Most people don't think about their background noise levels, but those who work or live in noisy environments need to be aware of sounds that could ruin their hearing. If you have an iPhone or iPad, you can monitor your ambient noise levels using the new SoundMeter+ application.
SoundMeter+ uses the iPhone's internal microphone to measure the surrounding noise and calculate the dBA of your surroundings. You can also change the meter to measure dBC, dBB, dBD and dBZ. These different measurements take into account the different frequencies of sound. For example, the A-weighting (dBA) emphasizes those frequencies that the human ear can hear, while the B-weighting (dBB) takes into account lower frequencies and is used to measure entertainment noise.
The app shows a variety of information about your ambient sound levels. It displays a digital meter that gives you the exact dBA measurements and a graphical meter that shows how the noise fluctuates. It also keeps track of the max and min noise levels recorded by the app and the hold time for each one (i.e., how long each one lasted).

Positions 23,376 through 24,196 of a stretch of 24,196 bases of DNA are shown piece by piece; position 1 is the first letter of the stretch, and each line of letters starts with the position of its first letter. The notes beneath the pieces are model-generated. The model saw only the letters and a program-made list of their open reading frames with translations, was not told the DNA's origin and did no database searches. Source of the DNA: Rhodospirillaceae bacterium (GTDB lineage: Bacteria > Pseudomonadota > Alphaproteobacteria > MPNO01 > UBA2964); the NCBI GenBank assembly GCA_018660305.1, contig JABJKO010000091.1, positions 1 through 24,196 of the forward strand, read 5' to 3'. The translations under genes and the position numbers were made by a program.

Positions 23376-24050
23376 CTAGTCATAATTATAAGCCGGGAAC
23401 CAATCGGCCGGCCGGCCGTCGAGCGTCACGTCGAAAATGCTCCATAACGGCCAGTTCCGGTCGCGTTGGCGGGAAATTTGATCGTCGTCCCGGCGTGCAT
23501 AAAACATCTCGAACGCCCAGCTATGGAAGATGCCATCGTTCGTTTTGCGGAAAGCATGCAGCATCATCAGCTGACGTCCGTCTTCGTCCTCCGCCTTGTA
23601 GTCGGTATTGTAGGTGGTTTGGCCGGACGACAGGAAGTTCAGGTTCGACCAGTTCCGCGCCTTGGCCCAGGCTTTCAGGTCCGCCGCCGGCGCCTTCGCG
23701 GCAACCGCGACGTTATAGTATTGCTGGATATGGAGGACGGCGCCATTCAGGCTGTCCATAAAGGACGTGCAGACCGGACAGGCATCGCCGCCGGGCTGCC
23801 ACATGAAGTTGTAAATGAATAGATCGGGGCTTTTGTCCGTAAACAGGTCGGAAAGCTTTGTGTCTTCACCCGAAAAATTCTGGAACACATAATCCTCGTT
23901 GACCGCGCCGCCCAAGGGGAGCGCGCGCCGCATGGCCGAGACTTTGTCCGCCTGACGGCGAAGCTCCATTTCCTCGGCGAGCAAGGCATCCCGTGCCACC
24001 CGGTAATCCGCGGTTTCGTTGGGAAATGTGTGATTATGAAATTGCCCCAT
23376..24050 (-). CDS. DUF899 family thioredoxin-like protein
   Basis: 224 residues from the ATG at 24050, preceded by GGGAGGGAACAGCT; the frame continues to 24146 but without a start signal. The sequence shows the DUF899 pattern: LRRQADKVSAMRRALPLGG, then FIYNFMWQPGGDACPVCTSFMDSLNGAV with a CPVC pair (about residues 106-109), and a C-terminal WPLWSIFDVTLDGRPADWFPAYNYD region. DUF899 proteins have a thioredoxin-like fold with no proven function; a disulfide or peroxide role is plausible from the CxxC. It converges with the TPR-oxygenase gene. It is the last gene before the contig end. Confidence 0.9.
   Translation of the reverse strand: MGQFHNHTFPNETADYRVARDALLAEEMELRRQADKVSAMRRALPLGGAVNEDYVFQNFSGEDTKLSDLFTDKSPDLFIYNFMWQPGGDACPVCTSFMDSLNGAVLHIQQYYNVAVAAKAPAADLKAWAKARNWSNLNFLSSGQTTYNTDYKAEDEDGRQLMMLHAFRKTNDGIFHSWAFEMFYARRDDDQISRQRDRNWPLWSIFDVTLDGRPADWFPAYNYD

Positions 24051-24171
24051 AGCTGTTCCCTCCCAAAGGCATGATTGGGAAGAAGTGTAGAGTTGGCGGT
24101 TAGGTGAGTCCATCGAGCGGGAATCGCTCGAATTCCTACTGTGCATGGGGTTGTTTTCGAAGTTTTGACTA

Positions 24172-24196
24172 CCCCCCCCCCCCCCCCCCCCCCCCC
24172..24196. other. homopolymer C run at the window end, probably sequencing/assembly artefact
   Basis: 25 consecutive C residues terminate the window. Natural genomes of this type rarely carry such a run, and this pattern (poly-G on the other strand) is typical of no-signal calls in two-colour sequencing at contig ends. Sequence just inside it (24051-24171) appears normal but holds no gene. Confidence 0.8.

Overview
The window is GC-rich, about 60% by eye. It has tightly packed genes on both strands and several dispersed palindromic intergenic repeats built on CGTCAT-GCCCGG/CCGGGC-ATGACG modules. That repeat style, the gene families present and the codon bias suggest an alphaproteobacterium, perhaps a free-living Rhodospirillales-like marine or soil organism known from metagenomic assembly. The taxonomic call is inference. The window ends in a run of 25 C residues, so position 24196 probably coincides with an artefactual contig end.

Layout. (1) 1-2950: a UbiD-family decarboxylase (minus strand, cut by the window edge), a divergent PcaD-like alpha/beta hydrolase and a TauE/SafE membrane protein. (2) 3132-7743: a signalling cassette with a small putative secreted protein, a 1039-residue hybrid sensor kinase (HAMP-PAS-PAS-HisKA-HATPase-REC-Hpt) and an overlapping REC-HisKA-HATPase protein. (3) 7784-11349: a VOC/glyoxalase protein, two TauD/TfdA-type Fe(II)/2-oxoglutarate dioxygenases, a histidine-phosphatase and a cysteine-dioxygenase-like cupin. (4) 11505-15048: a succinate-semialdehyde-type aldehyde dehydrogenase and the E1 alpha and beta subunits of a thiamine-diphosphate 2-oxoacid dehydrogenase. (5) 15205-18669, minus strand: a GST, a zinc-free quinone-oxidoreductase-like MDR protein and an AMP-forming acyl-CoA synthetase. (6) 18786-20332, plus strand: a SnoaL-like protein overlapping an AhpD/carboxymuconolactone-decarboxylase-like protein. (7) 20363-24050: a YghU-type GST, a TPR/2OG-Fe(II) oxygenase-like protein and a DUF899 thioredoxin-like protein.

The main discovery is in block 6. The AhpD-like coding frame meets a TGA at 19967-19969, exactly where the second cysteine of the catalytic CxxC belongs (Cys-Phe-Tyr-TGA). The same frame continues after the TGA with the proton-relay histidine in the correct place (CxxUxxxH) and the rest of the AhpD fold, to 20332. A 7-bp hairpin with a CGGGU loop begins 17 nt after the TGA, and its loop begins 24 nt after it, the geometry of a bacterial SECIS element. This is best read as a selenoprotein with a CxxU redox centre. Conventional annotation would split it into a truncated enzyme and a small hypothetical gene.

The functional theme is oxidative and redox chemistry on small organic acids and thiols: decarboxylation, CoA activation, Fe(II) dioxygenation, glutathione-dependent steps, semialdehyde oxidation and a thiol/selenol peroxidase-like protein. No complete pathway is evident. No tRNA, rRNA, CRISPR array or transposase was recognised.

SoundMeter+ not only measures the live sound levels, it also analyzes your ambient noise over time. This information is then used to calculate the Time Weighted Average (TWA), which measures the different noise levels that a person is subjected to throughout a normal working day. This figure is most commonly used by OSHA to assess a worker's exposure to hearing-damaging sounds.
There's a lot of information packed into a very affordable US$1.99 app. My only quibble with the app is that it is not optimized for the iPhone 5. As a result, the meter only occupies two-thirds of the screen and the help file has too many blank spaces.
Disclaimer: I did not test the SoundMeter+ app against a noise dosimeter or any other professional sound-measuring equipment. I only compared SoundMeter+'s measured sound levels to known levels, and the app was accurate with its measurements. Also, the app only calculates the background noise so you can become more aware of situations that require some form of hearing protection. It is not meant to be used in the diagnosis or treatment of any medical conditions. It's also not meant to be used as legal evidence in workplace safety disputes.